Those with new jobs include migrant labor working in the U.S. under temporary visas. A not so popular piece of legislation in Congress would slash all visas by 50 percent over the next decade. There is little information on how labor-strapped agriculture would be affected by the measure.

Among other legislation receiving notice this week was the Affordable Care Act. More than 60 attempts have failed to change the law mandating almost every citizen have health insurance. However, the battle is far from over.

Peter Tubbs has the details.  

President Trump this week threatened to end the federal subsidy for low-income health insurance policies under the Affordable Care Act, or ACA. If adopted, the proposal would have a significant impact on the health insurance costs for many in rural America.

Health industry experts have estimated that the cost of subsidized health plans would rise by an average of 20 percent per year without the subsidy.

Advocates for the poor are concerned about the potential loss of coverage for those in poverty.

Stephanie Altman, Sargent Shriver National Center on Poverty Law: "Right now, the Affordable Care Act makes a promise. There will be insurance companies for everybody to enroll in at a price that you can afford. If the payments aren't made to insurance companies and they leave the marketplace, that promise will be broken."

Removal of the subsidy payments would be felt most dramatically in rural America. According to federal data, up to 18 percent of rural residents require a subsidized health plan, a rate that is higher than urban areas of the country. The ACA also has improved the finances of hospitals across America by reducing the rate of those without the ability to pay. But rural hospitals are more likely to operate at a loss even with fewer uninsured patients. Since 2010, 80 rural hospitals have closed. Another 200 are believed to be at risk of closure even without a Trump Administration funding cut.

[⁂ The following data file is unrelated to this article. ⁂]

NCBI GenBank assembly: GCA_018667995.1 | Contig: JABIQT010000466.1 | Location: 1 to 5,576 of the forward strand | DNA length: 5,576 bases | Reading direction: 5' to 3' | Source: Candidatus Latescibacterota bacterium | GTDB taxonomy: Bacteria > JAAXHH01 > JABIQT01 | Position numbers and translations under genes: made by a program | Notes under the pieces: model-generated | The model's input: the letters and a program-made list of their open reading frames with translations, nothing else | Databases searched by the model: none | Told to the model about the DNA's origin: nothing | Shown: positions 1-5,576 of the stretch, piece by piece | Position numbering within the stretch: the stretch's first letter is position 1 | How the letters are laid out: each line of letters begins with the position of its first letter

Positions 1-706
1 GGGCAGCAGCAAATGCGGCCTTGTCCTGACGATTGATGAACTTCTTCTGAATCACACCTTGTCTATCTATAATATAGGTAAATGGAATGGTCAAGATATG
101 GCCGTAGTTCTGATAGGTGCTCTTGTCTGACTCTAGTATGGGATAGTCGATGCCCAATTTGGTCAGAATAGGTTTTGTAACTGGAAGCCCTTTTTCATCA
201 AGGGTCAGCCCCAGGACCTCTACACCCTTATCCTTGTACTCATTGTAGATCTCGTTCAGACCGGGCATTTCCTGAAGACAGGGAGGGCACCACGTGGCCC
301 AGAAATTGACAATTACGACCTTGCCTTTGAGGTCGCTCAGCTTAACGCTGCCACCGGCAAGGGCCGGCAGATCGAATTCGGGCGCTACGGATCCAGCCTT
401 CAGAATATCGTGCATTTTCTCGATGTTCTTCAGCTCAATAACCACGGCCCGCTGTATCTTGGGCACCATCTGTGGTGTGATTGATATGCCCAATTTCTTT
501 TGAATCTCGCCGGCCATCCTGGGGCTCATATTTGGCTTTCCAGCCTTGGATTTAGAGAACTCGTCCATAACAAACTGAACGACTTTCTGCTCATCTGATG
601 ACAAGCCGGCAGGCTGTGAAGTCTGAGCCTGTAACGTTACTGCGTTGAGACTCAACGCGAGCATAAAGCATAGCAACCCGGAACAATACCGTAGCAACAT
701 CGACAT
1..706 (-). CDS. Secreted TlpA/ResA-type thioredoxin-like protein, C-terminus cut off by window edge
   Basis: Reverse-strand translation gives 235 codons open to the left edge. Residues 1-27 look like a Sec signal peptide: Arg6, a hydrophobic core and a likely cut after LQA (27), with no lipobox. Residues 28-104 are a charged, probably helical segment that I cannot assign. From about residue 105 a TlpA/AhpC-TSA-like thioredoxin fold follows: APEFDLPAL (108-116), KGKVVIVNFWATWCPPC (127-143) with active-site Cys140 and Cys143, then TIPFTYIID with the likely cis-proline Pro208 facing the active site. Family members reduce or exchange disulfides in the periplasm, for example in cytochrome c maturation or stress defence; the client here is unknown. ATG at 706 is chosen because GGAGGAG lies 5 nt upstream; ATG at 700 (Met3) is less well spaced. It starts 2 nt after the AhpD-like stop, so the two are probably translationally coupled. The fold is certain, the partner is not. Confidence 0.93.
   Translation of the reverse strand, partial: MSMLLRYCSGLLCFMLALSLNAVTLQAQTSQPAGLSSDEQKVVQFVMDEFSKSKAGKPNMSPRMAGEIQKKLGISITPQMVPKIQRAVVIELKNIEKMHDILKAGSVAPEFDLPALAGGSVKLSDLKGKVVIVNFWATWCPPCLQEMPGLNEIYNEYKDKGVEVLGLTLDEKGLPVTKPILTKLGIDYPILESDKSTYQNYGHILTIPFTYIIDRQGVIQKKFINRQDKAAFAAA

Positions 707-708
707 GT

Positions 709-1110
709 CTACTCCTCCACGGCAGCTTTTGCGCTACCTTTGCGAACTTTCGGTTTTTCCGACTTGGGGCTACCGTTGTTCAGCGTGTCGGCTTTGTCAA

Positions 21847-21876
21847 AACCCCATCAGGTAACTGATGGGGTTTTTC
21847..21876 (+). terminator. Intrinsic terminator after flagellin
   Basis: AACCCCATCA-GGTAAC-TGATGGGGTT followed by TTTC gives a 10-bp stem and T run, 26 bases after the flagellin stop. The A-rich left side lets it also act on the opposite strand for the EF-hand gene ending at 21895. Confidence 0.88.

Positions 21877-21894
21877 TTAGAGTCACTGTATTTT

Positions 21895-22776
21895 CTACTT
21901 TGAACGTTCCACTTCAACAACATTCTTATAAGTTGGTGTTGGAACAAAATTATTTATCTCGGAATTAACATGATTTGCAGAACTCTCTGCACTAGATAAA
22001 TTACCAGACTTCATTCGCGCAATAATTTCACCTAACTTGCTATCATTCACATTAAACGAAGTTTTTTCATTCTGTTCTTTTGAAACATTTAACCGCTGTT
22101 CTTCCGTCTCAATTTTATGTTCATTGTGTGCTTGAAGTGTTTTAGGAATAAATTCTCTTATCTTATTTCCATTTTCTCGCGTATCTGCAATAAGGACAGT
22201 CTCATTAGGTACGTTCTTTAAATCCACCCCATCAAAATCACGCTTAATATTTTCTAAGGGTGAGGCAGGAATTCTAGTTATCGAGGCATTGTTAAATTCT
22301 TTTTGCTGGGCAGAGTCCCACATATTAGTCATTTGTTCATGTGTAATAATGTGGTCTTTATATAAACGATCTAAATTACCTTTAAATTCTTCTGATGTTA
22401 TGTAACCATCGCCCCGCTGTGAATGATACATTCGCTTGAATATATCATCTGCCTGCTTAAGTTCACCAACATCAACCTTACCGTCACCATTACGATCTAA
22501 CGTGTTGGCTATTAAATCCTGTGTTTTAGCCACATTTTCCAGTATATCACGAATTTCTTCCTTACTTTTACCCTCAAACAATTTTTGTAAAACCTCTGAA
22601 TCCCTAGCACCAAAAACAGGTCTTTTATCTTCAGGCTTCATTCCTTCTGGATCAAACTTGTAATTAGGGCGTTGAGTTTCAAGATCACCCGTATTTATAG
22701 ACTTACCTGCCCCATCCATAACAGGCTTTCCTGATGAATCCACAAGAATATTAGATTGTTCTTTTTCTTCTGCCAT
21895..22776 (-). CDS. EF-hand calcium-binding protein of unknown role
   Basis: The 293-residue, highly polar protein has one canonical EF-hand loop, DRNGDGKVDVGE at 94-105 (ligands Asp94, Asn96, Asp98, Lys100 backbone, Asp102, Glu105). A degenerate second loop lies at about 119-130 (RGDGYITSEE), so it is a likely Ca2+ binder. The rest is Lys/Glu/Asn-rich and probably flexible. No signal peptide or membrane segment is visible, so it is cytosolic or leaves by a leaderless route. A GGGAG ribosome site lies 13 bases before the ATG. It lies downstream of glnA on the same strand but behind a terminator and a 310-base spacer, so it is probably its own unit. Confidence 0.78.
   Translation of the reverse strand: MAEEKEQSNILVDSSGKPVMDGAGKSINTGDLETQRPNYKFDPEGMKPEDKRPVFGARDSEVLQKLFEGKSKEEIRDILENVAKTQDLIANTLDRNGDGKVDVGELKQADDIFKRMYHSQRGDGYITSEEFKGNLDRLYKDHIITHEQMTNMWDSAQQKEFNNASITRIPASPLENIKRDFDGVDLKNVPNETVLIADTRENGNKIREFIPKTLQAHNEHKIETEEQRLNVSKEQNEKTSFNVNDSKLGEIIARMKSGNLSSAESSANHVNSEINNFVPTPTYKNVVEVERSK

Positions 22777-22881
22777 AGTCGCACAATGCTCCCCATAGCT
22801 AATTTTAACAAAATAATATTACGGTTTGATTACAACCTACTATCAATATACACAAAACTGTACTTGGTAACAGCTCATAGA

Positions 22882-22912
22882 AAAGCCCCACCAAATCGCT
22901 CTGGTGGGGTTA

Under the terms of the ACA, also known as Obamacare, most of the health care policies for 20 million Americans are subsidized by the Federal government at a cost of $7 Billion dollars per year. Federal payments of subsidies to insurance companies are currently being made on a month-to-month basis. The White House is considering freezing these payments, which would result in insurance companies raising their rates on plans, leaving states where they are unable to operate at a profit, or both.

President Trump tweet: “As I said from the beginning, let ObamaCare implode, then deal. Watch!"

The July failure of a Republican plan to repeal and replace parts of the ACA has led the White House to explore other avenues to reduce enrollment in the Obama era program. However, via Executive Order, fewer dollars are being allocated to assist those looking to sign up for a policy through the ACA marketplace and the budget for advertisements promoting the marketplace have been cancelled.

For Market to Market, I’m Peter Tubbs.